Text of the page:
Six weeks might sound like an eternity, but we all know that finals have a tendency to sneak up on us. It might seem a little aggressive to start “studying” with six weeks to go, but putting in a little extra work over the coming weeks can wind up making your finals week a breeze – or, at the very list, slightly breezier. After all, no one likes staying up until 3 AM, desperately cramming for the next day’s test. While you still have the advantage of time, use these tips and strategies to start preparing for your final exams in a much more relaxed, gradual manner.
Start figuring out what the exam will look like.
Some teachers don’t create their exams until closer to the end of the semester, but most already have them made (or at the very least, know what the format will be). Ask your teachers what to expect in terms of short answer, multiple choice, etc., and see if you can get an idea of what units or chapters will be focused on. This will help you prioritize and plan your overall study plan.
Lay out your relaxed, manageable study plan, and be specific.
If the final exam is going to cover 13 chapters, it’s much easier to read and outline 2 to 3 chapters a week slowly over the next six weeks instead of hopelessly skimming 13 chapters the week of your exam. Sit down and map out what you’ll tackle over the coming days and weeks, and make sure you’re setting specific goals. You’ll be so thankful for this roadmap once finals are upon you.
Don’t procrastinate on your assigned reading and/or other work.
This goes hand in hand with our last point, but it’s crucial that you don’t slack on your readings or other assignments. By letting them pile up, you only add to your workload later on – or, worse, ensure you’ll be underprepared for your exam. Even when it’s the last thing you want to do, stay up-to-date with your reading and homework – and do practice questions whenever possible – and things will go much smoother.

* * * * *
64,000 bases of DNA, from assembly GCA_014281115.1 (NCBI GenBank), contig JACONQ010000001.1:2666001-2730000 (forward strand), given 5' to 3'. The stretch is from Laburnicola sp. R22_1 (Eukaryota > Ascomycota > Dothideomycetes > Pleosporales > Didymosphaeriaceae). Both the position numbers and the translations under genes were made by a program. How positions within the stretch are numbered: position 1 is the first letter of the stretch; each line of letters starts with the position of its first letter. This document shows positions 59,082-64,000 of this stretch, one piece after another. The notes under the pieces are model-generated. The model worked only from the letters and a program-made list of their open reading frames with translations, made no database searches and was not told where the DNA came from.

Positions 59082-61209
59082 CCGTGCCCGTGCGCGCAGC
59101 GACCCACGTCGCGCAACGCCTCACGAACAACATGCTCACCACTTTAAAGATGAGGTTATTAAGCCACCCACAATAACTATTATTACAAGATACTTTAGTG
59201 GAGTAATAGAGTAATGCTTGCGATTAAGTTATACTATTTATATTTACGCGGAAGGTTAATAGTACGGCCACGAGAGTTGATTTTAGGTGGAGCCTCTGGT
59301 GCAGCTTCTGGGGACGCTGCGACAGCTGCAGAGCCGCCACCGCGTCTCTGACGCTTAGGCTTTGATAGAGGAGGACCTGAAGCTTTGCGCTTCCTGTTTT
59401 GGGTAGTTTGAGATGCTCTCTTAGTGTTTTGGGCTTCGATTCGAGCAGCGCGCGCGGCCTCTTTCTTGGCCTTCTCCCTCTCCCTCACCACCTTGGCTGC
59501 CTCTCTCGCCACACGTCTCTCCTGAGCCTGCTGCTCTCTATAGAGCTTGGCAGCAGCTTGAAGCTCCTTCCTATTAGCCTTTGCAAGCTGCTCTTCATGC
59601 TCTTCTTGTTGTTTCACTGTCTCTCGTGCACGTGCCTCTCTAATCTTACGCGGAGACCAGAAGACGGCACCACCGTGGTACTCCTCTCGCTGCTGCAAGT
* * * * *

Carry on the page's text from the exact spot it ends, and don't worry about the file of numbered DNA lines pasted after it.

Begin (or continue!) creating your study guides.
Everyone studies differently, but in general, making study guides are a smart move. As you read chapters, take quizzes, complete homework assignments, and so on, start compiling your study guide simultaneously. That means compiling list of vocab terms, key concepts, topics focused on in class, and anything else you think realistically might be included on the final. By creating these study guides as you go, you’ll just need to read them over (and over) when it’s go-time.
Ask for help on any topics that give you trouble.
Instead of breathing a sigh of relief when your teacher moves on from that concept you’re finding so tricky, focus on it! Reach out for extra help, whether that’s from a trusty classmate or your teacher, and make sure you’re spending some extra time mastering it. Don’t wait until the night before the test to try to figure out the things that tripped you up. Ask for help and address any confusion you have as you go along!
Prioritize the classes you find most challenging.
I’m certainly not advocating that you neglect your “easy A” classes, but you’ll naturally want to spend extra time working on the subjects that you find hardest. If you’re an English whiz and know you’ll ace your final essay, you might as well spend more of your time working on your harder classes now. As you create your six-week study roadmap, it might seem logical to allot equal time to all of your courses, but that’s probably not necessary or wise.
Starting to prepare for your finals now, with six weeks yet to go, might seem like creating more work or stress for yourself. However – as you’ve likely heard 100 times from your teachers and parents – staying on top of your studying, reading, and assignments now will only make your life easier in the future. Not only will you retain more information by absorbing it gradually over time, you’ll minimize your own stress as you head into finals week.